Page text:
You may associate energy drinks and sports drinks with active lifestyles, but new reports show that the high acidity of these popular beverages attacks your teeth. If you have concerns about your consumption of these drinks, discuss them with your Los Angeles dentist on your next visit to prevent tooth decay.
The Detroit Free Press reported on a study conducted by the Academy of General Dentistry that explained the dangerous links between sports and energy drinks and dental problems. The acids in these beverages erode tooth enamel. When you consume these drinks often, a dental visit should not be delayed. If left untreated, the researchers said, the damage could be irreversible.
Popular brands like Gatorade, Powerade, Red Bull, and Monster Assault were assessed in the study. Between the energy and sports drinks, the first emerged as the worse of the two for destroying tooth enamel, but sports drinks still did damage. During the experiments, enamel loss was identified after only five days of exposure to sports drinks, while energy drinks achieved twice the damage.
When visiting a dentist in Los Angeles, you can obtain treatment for any decay that has already occurred and get instruction on oral hygiene. Developing good daily brushing and flossing habits would go a long way to maintaining your teeth. The staff at the dental office could instruct you in brushing and flossing techniques that could increase the effectiveness of your efforts.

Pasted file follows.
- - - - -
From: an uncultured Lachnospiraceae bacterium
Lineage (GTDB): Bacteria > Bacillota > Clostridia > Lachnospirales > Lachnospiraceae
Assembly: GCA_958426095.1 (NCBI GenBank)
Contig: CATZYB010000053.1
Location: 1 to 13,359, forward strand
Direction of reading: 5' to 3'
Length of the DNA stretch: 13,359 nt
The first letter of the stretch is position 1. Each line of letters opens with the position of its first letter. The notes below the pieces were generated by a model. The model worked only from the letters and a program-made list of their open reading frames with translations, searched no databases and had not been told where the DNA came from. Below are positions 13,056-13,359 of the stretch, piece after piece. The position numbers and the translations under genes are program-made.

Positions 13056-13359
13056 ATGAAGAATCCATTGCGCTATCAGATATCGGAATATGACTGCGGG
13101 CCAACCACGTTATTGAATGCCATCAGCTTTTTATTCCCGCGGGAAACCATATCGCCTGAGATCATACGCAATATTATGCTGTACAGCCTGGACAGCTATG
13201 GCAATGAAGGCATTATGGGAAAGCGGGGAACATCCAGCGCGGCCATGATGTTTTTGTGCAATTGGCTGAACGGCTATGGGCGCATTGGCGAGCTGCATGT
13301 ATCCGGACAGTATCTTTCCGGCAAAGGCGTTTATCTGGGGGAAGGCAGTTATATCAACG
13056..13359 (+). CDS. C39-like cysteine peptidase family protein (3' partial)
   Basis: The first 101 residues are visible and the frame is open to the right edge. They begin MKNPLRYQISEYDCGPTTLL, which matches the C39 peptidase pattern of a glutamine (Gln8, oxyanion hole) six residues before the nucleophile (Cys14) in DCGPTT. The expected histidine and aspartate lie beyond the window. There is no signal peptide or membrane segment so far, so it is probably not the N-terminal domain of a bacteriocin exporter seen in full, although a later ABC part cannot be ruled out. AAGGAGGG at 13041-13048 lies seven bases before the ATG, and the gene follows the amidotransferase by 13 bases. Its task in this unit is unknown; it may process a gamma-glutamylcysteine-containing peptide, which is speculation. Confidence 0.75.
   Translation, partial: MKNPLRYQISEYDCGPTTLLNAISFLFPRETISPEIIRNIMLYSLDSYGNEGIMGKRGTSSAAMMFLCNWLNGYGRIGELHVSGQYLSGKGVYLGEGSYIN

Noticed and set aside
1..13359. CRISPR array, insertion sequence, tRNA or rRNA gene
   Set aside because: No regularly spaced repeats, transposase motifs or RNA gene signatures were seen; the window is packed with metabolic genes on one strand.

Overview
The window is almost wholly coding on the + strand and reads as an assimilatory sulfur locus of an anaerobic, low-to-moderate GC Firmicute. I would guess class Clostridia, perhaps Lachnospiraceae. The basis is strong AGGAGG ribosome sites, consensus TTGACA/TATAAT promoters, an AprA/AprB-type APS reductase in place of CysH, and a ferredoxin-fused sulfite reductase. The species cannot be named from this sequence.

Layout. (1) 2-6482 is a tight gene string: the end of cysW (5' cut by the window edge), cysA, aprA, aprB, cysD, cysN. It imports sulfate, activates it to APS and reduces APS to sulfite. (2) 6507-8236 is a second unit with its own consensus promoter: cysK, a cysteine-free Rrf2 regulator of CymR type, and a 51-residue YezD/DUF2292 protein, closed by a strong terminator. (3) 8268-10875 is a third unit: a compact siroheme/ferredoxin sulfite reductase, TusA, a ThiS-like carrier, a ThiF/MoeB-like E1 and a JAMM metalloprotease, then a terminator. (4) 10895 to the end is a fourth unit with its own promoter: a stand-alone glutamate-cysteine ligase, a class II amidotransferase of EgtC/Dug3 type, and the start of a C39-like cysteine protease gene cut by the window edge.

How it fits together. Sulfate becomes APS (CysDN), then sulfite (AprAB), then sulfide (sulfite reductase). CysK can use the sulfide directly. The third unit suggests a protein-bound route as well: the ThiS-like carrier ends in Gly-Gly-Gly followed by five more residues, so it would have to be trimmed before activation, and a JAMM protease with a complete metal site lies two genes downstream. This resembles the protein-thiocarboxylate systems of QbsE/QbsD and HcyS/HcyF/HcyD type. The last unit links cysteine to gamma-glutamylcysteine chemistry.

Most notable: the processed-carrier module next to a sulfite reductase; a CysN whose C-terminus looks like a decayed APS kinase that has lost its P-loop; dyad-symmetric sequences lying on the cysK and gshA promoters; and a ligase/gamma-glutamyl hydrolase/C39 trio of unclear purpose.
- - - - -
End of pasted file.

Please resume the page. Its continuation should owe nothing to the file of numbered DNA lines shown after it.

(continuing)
General advice about oral hygiene is also published by the federal Centers for Disease Control and Prevention. According to the CDC, you need to brush your teeth at least twice a day and floss daily. Junk food should be limited because nutritious food promotes better oral health. The CDC also suggests regular dental cleanings and dental sealants that protect teeth from damage.
Time Magazine reported that over 25 percent of adults in America between 20 and 64 suffer from untreated tooth decay. Tooth decay is a problem that can happen to anyone, especially those who are fond of energy and sports drinks. If you’re one of those, a dental visit should be your next step.
Water, Sanitation, & Environmentally-related Hygiene , cdc.gov
More Than a Quarter of American Adults Have Untreated Tooth Decay, time.com